A key to unlocking the mystery of triple negative breast cancer

RI-MUHC research could lead to new breast cancer treatments linked to prolactin receptor

A study conducted at the Research Institute of the McGill University Health Centre (RI-MUHC) suggests screening breast cancer patients for the prolactin receptor could improve the prognosis for patient and may help them avoid unnecessary and invasive treatments. Using a database of 580 women with triple negative breast cancer (TNBC), the researchers found that survival was prolonged in patients who expressed the prolactin receptor and that prolactin hormone was able to reduce the aggressive behavior of cancerous cells. It does so by decreasing their ability to divide and form new tumors. The research was published in the journal Scientific Reports-Nature.

Dr Suhad Ali

Dr. Suhad Ali

TNBC refers to a tumor that is estrogen receptor-negative, progesterone receptor-negative and HER2-negative. "TNBC is the most aggressive type of breast cancer and it is very difficult to treat,” explains Dr. Ali, a researcher from the Cancer Research Program at the RI-MUHC and lead author of the study. “While prognosis and treatment options for breast cancer patients as a whole have improved in recent decades, this is not true for women who develop TNBC – they still have limited options for targeted treatment strategies, often require invasive chemotherapy and have a poor prognosis.”

The reason for this is that TNBC cancers are diverse and do not behave in the same manner in all patients, something that researchers have not fully understood. However, Dr. Ali’s team may have found the key to unlock this mystery. They discovered that women with tumors that express the prolactin receptor had a less aggressive breast cancer and a far better prognosis. Furthermore, in a preclinical animal model, they determined that if the prolactin receptor was not present, the tumor cells were not just more aggressive, but also proliferative and invasive compared with the ones that express the prolactin receptor.

The results suggest that screening for the prolactin receptor could indicate which patients might benefit from prolactin treatment as a single agent, or in combination with less aggressive chemotherapy,” explains Dr. Ali. “We think this could be a revolutionary path to developing new treatments for breast cancer."

Women’s health and prolactin

The role of prolactin in breast cancer is not fully characterized and still controversial. Better understanding of its role in cancer could have directly impact in doctor advice to patients with high risk of developing breast cancer to practice breastfeeding as a protective measure. These findings are consistent with past studies suggesting that prolactin has a suppressing effect on breast cancer. Dr. Ali states "our research supports that breastfeeding is not only beneficial for infants but also for the mothers. Since breastfeeding is a natural way to produce prolactin in high levels, breastfeeding would actually reduce a woman’s risk of developing breast cancer.”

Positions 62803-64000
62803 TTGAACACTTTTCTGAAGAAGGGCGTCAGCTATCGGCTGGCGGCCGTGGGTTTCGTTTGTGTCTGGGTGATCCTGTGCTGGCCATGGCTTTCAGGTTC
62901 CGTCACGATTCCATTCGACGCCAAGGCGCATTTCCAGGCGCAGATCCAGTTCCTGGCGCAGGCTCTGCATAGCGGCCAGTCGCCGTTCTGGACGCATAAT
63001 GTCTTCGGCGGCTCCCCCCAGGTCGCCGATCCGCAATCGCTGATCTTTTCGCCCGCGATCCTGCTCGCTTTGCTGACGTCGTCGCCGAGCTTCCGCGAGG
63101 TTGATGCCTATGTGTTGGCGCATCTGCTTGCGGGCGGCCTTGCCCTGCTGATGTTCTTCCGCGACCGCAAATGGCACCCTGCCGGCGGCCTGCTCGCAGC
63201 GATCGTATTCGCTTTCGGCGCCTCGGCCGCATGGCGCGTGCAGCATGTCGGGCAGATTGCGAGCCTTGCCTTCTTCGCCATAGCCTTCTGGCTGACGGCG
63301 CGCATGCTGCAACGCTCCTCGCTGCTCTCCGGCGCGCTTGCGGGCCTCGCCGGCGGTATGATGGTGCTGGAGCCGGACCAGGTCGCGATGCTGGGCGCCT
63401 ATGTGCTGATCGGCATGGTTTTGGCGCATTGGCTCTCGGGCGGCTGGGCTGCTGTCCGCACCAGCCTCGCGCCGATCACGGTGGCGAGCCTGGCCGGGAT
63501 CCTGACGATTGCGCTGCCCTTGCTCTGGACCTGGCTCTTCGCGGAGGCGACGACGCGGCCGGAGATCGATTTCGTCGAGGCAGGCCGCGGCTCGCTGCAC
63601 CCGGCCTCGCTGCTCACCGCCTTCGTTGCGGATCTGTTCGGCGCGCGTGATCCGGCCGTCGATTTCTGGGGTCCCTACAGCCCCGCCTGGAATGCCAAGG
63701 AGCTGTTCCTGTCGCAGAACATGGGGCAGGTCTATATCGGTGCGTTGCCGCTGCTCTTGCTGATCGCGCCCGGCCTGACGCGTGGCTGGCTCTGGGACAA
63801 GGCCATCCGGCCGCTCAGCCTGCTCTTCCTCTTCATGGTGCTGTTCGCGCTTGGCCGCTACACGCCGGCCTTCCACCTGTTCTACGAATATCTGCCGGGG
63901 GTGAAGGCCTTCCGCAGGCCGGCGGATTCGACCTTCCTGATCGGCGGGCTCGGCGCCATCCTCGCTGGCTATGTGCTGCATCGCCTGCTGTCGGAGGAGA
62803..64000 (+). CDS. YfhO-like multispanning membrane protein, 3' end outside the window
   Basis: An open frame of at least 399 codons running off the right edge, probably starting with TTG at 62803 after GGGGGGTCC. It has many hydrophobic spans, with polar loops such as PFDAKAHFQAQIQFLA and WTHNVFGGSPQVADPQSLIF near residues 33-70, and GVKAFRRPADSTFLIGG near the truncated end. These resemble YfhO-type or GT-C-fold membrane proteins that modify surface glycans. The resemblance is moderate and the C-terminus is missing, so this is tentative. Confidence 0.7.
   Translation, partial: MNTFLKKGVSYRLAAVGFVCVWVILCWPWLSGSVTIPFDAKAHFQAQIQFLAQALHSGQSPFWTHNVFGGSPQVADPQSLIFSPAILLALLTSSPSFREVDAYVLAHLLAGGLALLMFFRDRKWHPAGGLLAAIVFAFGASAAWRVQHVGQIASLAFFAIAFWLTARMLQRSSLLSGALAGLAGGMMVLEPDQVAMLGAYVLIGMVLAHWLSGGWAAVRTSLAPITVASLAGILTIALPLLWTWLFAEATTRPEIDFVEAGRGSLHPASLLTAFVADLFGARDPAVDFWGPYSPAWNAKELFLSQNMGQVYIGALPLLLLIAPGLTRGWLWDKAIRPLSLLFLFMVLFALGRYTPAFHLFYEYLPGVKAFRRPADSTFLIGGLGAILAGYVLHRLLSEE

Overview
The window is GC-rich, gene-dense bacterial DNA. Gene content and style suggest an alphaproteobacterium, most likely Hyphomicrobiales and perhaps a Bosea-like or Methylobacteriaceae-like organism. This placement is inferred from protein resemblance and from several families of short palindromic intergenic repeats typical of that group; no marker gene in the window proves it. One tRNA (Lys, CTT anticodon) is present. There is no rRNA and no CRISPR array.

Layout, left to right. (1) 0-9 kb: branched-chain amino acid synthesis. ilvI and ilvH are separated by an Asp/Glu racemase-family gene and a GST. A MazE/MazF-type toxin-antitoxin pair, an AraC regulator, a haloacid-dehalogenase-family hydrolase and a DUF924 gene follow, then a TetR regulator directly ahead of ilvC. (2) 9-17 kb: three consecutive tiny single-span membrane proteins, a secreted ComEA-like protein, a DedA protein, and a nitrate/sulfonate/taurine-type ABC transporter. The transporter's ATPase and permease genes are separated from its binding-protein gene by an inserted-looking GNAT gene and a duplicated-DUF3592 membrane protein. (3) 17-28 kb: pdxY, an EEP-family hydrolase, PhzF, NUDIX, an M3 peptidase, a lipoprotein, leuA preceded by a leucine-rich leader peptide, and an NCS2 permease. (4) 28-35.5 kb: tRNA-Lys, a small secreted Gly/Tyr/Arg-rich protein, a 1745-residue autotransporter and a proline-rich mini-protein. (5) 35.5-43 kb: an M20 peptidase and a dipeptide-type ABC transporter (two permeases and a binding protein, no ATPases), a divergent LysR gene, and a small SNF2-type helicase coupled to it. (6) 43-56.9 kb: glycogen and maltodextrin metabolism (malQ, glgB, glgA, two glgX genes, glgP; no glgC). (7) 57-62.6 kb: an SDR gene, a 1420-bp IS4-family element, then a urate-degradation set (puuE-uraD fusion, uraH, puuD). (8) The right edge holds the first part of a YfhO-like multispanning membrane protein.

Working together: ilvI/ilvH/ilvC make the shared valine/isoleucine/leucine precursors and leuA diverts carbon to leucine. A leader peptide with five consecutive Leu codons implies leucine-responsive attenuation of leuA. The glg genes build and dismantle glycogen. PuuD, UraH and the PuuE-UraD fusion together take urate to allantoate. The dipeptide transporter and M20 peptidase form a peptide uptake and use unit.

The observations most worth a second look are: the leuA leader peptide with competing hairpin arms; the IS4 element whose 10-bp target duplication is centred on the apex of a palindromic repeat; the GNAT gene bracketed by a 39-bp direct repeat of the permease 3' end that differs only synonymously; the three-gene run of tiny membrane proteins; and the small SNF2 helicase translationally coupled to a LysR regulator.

About the study

The study, "Prolactin Pro-Differentiation Pathway in Triple Negative Breast Cancer: Impact on Prognosis and Potential Therapy", was co-written by Vanessa M. López-Ozuna1, Ibrahim Y. Hachim1, Mahmood Y. Hachim2, Jean-Jacques Lebrun1 & Suhad Ali1

Department of Medicine, Cancer Research Program, McGill University Health Centre, McGill University.

2 Medical Microbiology Department, RAK Medical and Health Sciences University, UAE.

 

About the RI-MUHC

The Research Institute of the McGill University Health Centre (RI-MUHC) is a world-renowned biomedical and healthcare research centre. The Institute, which is affiliated with the Faculty of Medicine of McGill University, is the research arm of the McGill University Health Centre (MUHC) – an academic health centre located in Montreal, Canada, that has a mandate to focus on complex care within its community. The RI-MUHC supports over 460 researchers and close to 1,300 research trainees devoted to a broad spectrum of fundamental, clinical and health outcomes research at the Glen and the Montreal General Hospital sites of the MUHC. Its research facilities offer a dynamic multidisciplinary environment that fosters collaboration and leverages discovery aimed at improving the health of individual patients across their lifespan. The RI-MUHC is supported in part by the Fonds de recherche du Québec – Santé (FRQS). rimuhc.ca 

 

About the Cancer Research Program of the RI-MUHC

The Cancer Research Program (CRP) of the RI-MUHC is comprised of 30 researchers, 10 which are active cancer care clinicians with a collective expertise in basic and translational science.  Our Program principal investigators currently supervise 151 trainees enrolled in several departments at McGill University.
Housed at the new state-of-the-art facilities at the Glen Campus in Montreal, the CRP's greatest strengths are their large bio banks of patient tumor and blood samples. The knowledge and data gathered from these tissues are used by national and international collaborators.